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From Gaggle to Death Row – What is a Group of Turkeys Called?

Lots of turkeys

Turkeys are very social birds that flock together, especially in winter. During the winter months, in places where they are common, Wild Turkeys can form flocks of 40, 60, or even 200 birds, and in such situations, a group of Turkeys is simply known as a “flock.”

People have known about and remarked on the flocking behavior of Turkeys for as long as humans have interacted with them. With that in mind, it comes as no surprise that several terms have been used to refer to a group of Turkeys.

Did you know? The group nouns for birds come from medieval times and are not used for hundreds of years. 

In captivity, a group of Turkeys are usually known as a “gaggle” or a rafter,” but groups of Turkeys have also been called a “dole,” a “run,” a “school,” a “raffle,” or even a “posse.”

These large, entertaining, and unique birds have come to be known by such a wide variety of names because they roost together in trees, have other, more complex flocking behaviors, and have been a very important domesticated animal for several centuries.


What is a Group of Turkeys Called?

A group of turkeys is most often referred to as a “flock,” but that’s usually reserved for Wild Turkeys. As with many other wild birds, the term flock is used to describe a group of birds that are foraging, flying, or just staying with each other.

Wild Turkeys are also sometimes known as “a run,” a word that references the tendency for these big birds to duck their heads and run into dense vegetation.

On the farm or in captivity, a group of turkeys isn’t usually called a “flock” but is instead referred to as a “gaggle” or a “rafter” of turkeys. Some people refer to Wild Turkeys as a gaggle because of certain behaviors the birds share with geese, another type of bird that also forms flocks and is also commonly held in captivity.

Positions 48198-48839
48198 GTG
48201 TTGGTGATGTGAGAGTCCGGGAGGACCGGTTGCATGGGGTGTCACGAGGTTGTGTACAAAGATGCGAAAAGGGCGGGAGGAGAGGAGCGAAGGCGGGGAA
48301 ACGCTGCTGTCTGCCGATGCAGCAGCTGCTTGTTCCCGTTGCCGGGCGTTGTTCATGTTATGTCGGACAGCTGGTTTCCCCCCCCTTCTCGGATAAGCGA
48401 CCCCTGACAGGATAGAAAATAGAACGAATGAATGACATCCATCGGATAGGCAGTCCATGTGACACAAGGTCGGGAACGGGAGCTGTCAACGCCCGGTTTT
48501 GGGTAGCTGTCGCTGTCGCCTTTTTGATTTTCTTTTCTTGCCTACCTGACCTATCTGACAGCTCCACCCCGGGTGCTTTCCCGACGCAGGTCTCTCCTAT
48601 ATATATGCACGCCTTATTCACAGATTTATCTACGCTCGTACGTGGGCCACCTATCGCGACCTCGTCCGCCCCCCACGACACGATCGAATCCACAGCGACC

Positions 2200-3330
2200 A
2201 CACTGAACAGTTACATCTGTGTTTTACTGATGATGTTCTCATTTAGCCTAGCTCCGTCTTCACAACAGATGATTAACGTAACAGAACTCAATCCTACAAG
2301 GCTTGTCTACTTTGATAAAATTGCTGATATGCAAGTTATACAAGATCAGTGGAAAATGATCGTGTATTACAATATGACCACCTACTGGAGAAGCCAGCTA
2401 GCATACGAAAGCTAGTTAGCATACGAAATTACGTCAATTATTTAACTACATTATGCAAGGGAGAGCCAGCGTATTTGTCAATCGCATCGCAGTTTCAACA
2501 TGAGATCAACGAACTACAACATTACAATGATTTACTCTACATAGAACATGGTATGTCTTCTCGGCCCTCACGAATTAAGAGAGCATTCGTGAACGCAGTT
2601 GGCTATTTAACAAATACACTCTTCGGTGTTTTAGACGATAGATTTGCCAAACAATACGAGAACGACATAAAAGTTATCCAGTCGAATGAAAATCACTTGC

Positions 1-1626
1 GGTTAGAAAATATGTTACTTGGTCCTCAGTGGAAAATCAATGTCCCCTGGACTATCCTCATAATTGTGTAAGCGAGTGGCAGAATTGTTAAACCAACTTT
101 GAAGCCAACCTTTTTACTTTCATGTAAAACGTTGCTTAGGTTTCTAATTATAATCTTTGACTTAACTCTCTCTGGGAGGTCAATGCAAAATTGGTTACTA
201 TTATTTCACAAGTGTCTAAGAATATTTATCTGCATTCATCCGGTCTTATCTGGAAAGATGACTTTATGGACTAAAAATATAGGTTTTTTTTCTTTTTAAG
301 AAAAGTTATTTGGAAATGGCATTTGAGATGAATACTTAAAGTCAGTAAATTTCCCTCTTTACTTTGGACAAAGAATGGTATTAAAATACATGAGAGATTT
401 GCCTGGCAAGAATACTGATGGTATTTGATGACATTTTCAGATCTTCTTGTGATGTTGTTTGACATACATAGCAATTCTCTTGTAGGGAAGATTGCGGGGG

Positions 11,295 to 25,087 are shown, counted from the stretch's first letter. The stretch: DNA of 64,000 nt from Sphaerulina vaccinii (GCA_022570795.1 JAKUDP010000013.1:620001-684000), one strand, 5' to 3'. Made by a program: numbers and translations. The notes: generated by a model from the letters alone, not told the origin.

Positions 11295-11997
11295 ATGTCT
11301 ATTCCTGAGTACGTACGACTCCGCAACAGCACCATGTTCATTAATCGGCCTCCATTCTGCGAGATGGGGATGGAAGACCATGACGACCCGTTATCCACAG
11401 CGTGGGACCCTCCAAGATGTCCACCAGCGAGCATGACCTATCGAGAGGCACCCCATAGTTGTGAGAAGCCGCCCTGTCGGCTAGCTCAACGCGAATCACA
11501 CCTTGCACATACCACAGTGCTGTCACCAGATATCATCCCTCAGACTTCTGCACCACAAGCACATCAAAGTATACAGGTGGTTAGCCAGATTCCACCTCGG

Like geese, turkeys are very social and vocal birds that make a variety of clucking sounds. Some of those vocalizations can sound like, “gah, gah” and this probably came into play when people first started referring to them as a gaggle. The other reason may have been simply because geese and turkeys were, and still are, often kept together on farms.


Why is it Called a Rafter of Turkeys?

Calling a group of turkeys a rafter may sound odd at first but the explanation makes complete sense.

In the wild, turkeys spend a lot of time on the ground foraging for food, displaying to impress mates, and are excellent and fast runners on the ground, but they never spend the night there.

To avoid nocturnal predators that could easily catch them, Wild Turkeys always fly up into trees to roost and sleep high above the ground all night long.

Domesticated turkeys have not lost this basic instinct and will fly or find their way up to a high place on the farm. In a barn, that perfect roosting spot happens to be wooden rafters up near the roof.

When a group of turkeys flies up to roost there, they can cover a rafter with their big, feather-covered bodies. It’s a sight to see, and this led to groups of turkeys on farms being commonly referred to as a rafter. While some folks may also call Wild Turkeys a rafter, this word is usually reserved for farm birds.

Some of the other, lesser-known terms to refer to a group of turkeys include:

  • Gaggle
  • Run